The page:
Internet Security Risks

Internet Security

A new virus called Heartbleed has left a great deal of the internet exposed to attack.  So what does this mean for you?  It means that you may need to update your passwords for many sites.  I realize that this is a time consuming and often confusing process, but if someone access your credit card or other information it will be even more troublesome than dealing with the issue ahead of time.  If you wait for the individual sites to adjust you may leave yourself exposed, so act now.

What do you need to do?

  • Go to Last Past website and run a security check to see what passwords need to be changed or updated to protect your accounts. (Yahoo and Netflix are two of the most common sites that need changes)
  • Change passwords in those accounts and continue to monitor the situation.
  • Update:  If you are too lazy to keep track of all this password nonsense and don’t mind spending a couple of “bucks” than go to One Password, which for a discounted price of $25 will create a secure password for you, change the password periodically and automatically log you in with one click.  Check it out.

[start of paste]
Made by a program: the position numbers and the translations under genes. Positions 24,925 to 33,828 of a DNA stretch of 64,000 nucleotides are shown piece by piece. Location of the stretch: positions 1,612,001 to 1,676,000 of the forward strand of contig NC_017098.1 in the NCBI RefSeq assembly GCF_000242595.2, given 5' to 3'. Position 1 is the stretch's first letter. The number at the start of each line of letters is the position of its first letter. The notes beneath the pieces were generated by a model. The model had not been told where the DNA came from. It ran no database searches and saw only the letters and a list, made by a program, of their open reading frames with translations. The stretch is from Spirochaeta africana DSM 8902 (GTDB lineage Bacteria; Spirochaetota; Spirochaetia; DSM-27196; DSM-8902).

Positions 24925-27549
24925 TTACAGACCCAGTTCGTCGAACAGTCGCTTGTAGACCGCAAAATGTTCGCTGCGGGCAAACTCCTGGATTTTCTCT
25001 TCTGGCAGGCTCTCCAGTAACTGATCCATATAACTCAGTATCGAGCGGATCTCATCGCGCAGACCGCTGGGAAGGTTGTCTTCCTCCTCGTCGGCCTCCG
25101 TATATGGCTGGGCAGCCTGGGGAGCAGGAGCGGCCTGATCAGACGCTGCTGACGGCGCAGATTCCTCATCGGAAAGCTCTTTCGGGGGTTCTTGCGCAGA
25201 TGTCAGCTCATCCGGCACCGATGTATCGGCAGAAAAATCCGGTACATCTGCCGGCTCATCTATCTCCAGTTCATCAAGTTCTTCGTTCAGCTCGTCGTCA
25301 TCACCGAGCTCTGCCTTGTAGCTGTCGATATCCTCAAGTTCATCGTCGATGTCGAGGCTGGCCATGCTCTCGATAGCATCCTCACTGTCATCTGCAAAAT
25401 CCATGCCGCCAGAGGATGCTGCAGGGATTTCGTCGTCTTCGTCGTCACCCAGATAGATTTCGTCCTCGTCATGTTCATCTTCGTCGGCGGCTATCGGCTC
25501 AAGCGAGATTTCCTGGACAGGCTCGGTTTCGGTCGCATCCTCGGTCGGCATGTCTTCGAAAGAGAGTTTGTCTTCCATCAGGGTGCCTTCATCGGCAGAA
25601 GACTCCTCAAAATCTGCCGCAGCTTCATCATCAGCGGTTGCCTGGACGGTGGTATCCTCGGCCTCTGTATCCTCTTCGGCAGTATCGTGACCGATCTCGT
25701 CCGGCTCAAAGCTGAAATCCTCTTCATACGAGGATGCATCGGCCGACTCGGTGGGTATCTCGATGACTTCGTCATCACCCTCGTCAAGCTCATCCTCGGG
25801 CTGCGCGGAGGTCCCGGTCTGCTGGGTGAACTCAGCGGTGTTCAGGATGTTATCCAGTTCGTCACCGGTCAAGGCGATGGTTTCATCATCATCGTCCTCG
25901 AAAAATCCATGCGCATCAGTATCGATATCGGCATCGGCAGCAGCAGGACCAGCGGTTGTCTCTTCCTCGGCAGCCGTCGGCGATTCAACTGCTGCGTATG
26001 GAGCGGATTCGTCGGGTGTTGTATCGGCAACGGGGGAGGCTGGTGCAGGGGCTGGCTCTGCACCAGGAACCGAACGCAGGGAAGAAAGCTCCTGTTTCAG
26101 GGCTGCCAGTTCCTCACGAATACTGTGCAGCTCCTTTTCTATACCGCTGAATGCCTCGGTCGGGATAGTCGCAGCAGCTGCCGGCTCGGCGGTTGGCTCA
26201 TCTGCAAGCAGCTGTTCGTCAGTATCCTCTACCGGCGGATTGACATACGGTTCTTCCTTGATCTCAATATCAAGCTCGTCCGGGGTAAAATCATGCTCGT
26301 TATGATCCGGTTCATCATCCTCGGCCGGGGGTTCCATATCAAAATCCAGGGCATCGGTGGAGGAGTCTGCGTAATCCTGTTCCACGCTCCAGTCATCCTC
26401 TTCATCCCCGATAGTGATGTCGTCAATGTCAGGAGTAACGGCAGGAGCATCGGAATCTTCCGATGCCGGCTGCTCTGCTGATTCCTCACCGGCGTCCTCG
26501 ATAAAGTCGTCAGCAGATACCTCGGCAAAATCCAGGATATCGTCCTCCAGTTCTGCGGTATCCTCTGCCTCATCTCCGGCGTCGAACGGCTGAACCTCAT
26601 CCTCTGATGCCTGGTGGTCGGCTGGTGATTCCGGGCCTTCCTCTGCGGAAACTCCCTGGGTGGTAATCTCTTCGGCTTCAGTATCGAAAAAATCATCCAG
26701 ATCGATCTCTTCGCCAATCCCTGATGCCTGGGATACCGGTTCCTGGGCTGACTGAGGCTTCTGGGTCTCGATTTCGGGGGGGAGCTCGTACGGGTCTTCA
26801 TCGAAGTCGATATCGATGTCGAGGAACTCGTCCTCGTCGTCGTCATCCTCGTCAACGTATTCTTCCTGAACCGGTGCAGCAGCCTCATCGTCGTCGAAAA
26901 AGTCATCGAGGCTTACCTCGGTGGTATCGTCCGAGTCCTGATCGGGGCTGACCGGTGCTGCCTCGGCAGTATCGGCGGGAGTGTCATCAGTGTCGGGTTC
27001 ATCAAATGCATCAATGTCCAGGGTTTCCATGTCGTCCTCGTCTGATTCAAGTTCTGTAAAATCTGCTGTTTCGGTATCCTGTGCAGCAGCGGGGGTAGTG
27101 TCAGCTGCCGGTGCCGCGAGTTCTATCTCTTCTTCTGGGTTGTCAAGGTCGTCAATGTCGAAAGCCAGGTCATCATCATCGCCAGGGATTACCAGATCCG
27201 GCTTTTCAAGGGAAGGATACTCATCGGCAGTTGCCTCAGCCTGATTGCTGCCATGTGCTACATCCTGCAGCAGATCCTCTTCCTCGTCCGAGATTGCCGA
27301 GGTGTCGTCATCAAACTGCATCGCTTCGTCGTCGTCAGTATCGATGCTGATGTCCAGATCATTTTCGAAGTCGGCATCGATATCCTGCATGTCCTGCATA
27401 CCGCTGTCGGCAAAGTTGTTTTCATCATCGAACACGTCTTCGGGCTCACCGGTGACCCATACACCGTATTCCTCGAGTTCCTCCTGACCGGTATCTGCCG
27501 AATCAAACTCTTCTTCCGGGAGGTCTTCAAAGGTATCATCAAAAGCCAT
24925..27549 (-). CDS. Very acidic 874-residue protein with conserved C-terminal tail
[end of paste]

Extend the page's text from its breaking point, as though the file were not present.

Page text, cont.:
Facebook continues to surreptitiously expose you to security risks

As a teacher I prefer to keep my Facebook settings private so that students are unable to access my personal life from their home computers.  Unfortunately, the creators of Facebook have little value for your personal information and constantly change their user settings, which will change how people can view your information.  Please take a look at your privacy settings to make sure that your photos, posts and other information is only being viewed by those that you would like to view them.  Read the following article, “Your Facebook Privacy Setting Are About to Change. Again” for more information and take some time to review your settings.

For More Information

LastPass Now Tells You Which Heartbleed-Affected Passwords to Change – Whitson Gordon – LifeHacker

Heartbleed – Schneier on Security

Your Facebook Privacy Setting Are About to Change.  Again. – Brian Fung – The Washington Post

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